a. In notes of February 1, and March 5, 8 and 19, 2002, the Commission received a request for precautionary measures in favor of the Venezuelan journalists, Ibéyise Pacheco, Patricia Poleo, Marianela Salazar and Marta Colomina, who, on January 30, 2002, broadcast a video, which revealed conversations between the Venezuelan Army and the Colombian guerrilla. The day after the video was broadcast, two men on motorcycles threw an explosive device at the door of the newspaper “Así es la Noticia”, which Ibéyise Pacheco directs; it exploded destroying the principal entrance to the building. Moreover, the petitioners indicated that there were pamphlets in the street with threats against the journalists and that, minutes later, a telephone call was received by the newspaper’s central switchboard from persons who identified themselves as members of the “Tupacamaru Revolutionary Movement.”
b. Consequently, on March 22, 2002, the Inter-American Commission adopted the following precautionary measures in favor of the journalists, Marta Colomina, Ibéyise Pacheco, Patricia Poleo and Marianela Salazar, in accordance with Article 25(1) of its Regulation:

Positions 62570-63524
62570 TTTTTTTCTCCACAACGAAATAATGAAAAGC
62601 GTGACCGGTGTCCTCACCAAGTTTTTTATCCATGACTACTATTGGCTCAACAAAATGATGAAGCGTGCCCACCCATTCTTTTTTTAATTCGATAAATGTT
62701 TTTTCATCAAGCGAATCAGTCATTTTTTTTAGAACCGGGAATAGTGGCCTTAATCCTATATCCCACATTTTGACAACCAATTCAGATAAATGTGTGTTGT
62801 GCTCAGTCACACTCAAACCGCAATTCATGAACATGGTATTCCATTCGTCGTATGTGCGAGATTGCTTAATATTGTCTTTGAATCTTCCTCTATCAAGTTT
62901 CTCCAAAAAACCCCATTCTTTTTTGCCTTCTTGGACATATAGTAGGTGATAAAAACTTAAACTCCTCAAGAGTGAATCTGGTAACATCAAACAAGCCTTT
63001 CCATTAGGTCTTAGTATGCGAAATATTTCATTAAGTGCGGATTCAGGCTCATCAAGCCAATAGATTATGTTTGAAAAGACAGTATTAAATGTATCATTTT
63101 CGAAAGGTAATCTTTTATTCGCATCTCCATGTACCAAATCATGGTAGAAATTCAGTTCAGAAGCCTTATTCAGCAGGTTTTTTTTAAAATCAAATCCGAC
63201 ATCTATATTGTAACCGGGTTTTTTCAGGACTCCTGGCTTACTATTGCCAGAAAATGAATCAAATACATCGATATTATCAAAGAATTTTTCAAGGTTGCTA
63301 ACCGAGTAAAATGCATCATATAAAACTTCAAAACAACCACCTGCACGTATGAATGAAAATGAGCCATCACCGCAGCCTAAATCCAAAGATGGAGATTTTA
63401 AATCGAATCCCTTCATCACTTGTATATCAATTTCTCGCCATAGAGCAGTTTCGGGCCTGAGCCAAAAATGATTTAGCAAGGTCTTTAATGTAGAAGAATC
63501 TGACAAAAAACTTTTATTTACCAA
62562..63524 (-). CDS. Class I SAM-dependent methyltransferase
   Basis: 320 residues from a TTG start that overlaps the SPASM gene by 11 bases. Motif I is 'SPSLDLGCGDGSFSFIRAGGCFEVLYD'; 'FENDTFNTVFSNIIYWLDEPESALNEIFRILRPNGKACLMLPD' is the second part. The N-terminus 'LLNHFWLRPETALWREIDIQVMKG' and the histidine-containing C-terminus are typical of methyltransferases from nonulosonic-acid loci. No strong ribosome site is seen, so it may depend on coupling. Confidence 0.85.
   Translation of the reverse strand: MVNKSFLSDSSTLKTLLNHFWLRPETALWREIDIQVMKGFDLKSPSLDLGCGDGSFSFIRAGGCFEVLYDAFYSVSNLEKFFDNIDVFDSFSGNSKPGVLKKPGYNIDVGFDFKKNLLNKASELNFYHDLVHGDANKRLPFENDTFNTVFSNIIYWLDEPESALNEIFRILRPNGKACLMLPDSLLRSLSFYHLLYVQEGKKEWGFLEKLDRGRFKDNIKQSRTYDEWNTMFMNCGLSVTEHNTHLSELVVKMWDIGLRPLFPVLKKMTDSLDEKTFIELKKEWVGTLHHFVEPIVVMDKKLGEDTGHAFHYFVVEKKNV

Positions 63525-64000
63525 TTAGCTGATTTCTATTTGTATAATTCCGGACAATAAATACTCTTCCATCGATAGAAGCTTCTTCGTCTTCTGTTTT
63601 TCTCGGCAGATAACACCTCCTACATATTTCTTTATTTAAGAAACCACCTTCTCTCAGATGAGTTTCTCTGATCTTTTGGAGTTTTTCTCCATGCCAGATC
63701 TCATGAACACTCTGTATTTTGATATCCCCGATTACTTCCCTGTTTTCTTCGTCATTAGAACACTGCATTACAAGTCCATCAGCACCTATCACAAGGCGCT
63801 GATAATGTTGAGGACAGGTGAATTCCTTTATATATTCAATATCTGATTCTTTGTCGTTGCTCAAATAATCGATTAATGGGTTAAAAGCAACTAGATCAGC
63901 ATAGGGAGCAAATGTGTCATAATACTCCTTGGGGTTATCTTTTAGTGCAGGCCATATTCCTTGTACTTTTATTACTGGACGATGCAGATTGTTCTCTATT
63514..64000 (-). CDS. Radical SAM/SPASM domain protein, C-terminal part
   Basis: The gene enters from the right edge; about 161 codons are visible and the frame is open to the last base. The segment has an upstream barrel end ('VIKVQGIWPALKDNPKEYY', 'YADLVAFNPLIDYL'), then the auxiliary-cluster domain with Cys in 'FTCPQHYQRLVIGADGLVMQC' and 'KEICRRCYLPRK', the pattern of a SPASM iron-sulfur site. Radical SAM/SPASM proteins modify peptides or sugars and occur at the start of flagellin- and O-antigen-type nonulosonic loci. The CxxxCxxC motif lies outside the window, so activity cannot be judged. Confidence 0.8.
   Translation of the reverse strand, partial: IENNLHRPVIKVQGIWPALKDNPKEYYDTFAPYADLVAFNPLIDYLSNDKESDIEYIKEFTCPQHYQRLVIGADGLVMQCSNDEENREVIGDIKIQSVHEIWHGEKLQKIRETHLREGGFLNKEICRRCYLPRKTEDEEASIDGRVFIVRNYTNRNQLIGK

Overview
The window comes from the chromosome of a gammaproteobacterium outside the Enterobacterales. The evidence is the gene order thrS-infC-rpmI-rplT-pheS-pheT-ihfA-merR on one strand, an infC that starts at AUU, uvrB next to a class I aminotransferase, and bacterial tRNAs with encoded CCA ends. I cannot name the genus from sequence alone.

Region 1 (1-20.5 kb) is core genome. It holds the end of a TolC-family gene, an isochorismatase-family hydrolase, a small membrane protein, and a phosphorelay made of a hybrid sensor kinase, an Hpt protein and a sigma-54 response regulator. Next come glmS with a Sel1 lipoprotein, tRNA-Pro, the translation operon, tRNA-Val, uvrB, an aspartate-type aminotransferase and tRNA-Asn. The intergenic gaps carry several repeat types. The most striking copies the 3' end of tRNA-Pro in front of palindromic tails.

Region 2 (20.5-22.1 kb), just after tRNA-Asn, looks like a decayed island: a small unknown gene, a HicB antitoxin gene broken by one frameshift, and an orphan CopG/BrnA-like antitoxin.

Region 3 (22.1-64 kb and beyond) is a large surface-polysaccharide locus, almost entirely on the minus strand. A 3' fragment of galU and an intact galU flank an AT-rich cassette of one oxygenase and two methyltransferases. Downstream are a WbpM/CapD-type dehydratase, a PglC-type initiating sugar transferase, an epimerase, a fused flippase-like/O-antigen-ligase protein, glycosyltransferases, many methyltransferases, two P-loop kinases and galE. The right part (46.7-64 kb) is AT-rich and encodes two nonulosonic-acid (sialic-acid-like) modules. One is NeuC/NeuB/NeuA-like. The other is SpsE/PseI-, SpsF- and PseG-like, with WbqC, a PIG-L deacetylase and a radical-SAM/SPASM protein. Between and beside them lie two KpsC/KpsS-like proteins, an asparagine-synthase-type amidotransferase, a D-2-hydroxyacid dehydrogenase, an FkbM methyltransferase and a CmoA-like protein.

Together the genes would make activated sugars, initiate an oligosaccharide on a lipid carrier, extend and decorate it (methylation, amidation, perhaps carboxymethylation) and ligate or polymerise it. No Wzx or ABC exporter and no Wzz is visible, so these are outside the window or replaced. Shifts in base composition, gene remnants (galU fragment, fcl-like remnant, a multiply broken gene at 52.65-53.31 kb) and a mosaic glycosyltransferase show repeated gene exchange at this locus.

1) To provide the protection required by the journalists Ibéyise Pacheco, Patricia Poleo, Marta Colomina and Marianela Salazar, to safeguard their right to life and physical integrity, in accordance with Articles 4 and 5 of the American Convention.
2) To conduct a thorough investigation into the events that occurred on January 31, 2002, at the offices of the newspaper “Así es la Noticia” and into the threats received by the journalists, Ibéyise Pacheco, Patricia Poleo, Marta Colomina and Marianela Salazar.